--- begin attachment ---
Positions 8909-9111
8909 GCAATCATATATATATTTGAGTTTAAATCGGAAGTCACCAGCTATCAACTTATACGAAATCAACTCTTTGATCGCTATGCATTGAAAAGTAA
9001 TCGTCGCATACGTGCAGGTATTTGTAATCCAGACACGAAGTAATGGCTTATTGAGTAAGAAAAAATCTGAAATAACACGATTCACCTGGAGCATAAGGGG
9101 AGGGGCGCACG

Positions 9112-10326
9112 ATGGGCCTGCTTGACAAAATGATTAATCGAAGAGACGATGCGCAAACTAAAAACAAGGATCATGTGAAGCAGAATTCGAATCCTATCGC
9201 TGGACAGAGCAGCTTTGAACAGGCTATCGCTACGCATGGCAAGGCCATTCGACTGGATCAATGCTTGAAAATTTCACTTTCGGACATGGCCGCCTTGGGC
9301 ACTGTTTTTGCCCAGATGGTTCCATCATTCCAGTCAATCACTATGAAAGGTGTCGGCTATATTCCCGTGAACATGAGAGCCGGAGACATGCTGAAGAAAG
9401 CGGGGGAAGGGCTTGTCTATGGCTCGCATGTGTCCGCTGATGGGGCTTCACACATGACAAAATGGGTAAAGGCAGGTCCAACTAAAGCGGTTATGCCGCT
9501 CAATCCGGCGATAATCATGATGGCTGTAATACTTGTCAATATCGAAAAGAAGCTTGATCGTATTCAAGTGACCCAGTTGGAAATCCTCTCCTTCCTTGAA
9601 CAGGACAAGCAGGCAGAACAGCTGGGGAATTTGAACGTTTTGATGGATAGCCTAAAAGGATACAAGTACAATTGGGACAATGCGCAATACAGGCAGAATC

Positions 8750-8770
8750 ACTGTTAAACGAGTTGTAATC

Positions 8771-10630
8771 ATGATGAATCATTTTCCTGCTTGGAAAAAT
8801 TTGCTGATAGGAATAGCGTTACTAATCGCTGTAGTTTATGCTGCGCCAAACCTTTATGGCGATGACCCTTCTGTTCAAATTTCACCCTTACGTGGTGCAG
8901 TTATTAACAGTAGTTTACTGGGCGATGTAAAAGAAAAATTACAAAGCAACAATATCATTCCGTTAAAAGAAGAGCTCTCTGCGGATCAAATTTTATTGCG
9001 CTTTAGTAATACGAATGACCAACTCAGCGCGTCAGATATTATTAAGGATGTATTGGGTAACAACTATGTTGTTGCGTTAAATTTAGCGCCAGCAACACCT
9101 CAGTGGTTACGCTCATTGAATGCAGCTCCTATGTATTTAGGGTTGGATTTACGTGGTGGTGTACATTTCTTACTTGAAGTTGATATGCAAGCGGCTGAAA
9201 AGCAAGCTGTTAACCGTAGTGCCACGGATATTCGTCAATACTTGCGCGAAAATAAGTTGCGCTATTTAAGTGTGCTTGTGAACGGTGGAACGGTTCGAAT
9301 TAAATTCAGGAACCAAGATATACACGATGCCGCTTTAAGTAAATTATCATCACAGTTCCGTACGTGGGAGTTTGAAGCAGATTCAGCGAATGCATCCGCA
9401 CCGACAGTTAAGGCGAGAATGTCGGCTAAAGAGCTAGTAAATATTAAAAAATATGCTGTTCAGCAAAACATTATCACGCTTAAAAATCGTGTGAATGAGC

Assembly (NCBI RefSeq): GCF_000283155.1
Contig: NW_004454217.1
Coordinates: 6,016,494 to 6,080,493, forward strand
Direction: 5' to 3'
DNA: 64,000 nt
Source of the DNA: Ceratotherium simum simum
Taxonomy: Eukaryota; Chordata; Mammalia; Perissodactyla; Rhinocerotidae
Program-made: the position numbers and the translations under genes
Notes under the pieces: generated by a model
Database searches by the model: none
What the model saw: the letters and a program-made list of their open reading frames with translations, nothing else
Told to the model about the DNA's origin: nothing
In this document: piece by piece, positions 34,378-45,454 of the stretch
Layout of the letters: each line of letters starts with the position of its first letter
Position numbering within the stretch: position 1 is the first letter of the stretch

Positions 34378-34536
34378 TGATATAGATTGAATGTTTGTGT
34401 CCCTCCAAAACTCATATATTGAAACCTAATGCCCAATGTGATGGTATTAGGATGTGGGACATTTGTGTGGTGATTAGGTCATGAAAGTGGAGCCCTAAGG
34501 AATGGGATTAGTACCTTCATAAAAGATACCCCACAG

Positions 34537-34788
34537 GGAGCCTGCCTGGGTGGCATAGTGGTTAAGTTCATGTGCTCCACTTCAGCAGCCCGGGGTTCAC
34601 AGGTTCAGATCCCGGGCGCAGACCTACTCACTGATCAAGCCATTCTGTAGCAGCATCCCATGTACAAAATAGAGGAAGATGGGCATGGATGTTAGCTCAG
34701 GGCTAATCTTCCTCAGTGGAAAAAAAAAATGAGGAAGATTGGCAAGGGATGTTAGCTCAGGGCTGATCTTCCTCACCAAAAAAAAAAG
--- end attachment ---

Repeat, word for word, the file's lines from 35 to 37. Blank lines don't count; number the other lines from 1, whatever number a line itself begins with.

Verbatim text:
In this document: piece by piece, positions 34,378-45,454 of the stretch
Layout of the letters: each line of letters starts with the position of its first letter
Position numbering within the stretch: position 1 is the first letter of the stretch